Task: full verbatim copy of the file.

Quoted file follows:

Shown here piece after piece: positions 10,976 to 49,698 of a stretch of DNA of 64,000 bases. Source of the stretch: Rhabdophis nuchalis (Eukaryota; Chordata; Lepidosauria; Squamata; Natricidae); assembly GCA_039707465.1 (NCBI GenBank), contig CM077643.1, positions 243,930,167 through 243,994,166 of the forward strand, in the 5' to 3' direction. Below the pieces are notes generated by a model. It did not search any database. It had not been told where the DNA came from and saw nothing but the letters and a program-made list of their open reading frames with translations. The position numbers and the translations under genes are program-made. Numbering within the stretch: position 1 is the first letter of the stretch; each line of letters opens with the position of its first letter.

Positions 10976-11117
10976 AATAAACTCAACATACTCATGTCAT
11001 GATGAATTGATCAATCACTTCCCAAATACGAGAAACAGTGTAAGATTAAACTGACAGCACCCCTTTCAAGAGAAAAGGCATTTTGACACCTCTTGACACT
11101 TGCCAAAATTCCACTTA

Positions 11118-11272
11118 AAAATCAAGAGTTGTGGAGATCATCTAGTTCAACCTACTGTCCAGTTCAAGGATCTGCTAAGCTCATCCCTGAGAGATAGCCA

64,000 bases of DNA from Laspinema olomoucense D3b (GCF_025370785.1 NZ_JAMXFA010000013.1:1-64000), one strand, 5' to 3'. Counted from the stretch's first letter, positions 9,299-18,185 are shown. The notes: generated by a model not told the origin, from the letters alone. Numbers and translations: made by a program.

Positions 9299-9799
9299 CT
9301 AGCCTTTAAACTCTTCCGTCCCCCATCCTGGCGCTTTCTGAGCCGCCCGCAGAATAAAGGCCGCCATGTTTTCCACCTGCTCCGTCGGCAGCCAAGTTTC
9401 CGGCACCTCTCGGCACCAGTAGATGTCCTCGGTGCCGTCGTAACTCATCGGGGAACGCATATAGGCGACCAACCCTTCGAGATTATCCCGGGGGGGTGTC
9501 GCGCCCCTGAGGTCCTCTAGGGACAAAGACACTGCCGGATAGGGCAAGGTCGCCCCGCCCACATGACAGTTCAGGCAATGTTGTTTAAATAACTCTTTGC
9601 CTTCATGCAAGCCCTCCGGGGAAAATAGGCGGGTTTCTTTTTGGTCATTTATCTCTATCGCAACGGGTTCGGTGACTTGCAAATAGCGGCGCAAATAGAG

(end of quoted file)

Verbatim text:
Shown here piece after piece: positions 10,976 to 49,698 of a stretch of DNA of 64,000 bases. Source of the stretch: Rhabdophis nuchalis (Eukaryota; Chordata; Lepidosauria; Squamata; Natricidae); assembly GCA_039707465.1 (NCBI GenBank), contig CM077643.1, positions 243,930,167 through 243,994,166 of the forward strand, in the 5' to 3' direction. Below the pieces are notes generated by a model. It did not search any database. It had not been told where the DNA came from and saw nothing but the letters and a program-made list of their open reading frames with translations. The position numbers and the translations under genes are program-made. Numbering within the stretch: position 1 is the first letter of the stretch; each line of letters opens with the position of its first letter.

Positions 10976-11117
10976 AATAAACTCAACATACTCATGTCAT
11001 GATGAATTGATCAATCACTTCCCAAATACGAGAAACAGTGTAAGATTAAACTGACAGCACCCCTTTCAAGAGAAAAGGCATTTTGACACCTCTTGACACT
11101 TGCCAAAATTCCACTTA

Positions 11118-11272
11118 AAAATCAAGAGTTGTGGAGATCATCTAGTTCAACCTACTGTCCAGTTCAAGGATCTGCTAAGCTCATCCCTGAGAGATAGCCA

64,000 bases of DNA from Laspinema olomoucense D3b (GCF_025370785.1 NZ_JAMXFA010000013.1:1-64000), one strand, 5' to 3'. Counted from the stretch's first letter, positions 9,299-18,185 are shown. The notes: generated by a model not told the origin, from the letters alone. Numbers and translations: made by a program.

Positions 9299-9799
9299 CT
9301 AGCCTTTAAACTCTTCCGTCCCCCATCCTGGCGCTTTCTGAGCCGCCCGCAGAATAAAGGCCGCCATGTTTTCCACCTGCTCCGTCGGCAGCCAAGTTTC
9401 CGGCACCTCTCGGCACCAGTAGATGTCCTCGGTGCCGTCGTAACTCATCGGGGAACGCATATAGGCGACCAACCCTTCGAGATTATCCCGGGGGGGTGTC
9501 GCGCCCCTGAGGTCCTCTAGGGACAAAGACACTGCCGGATAGGGCAAGGTCGCCCCGCCCACATGACAGTTCAGGCAATGTTGTTTAAATAACTCTTTGC
9601 CTTCATGCAAGCCCTCCGGGGAAAATAGGCGGGTTTCTTTTTGGTCATTTATCTCTATCGCAACGGGTTCGGTGACTTGCAAATAGCGGCGCAAATAGAG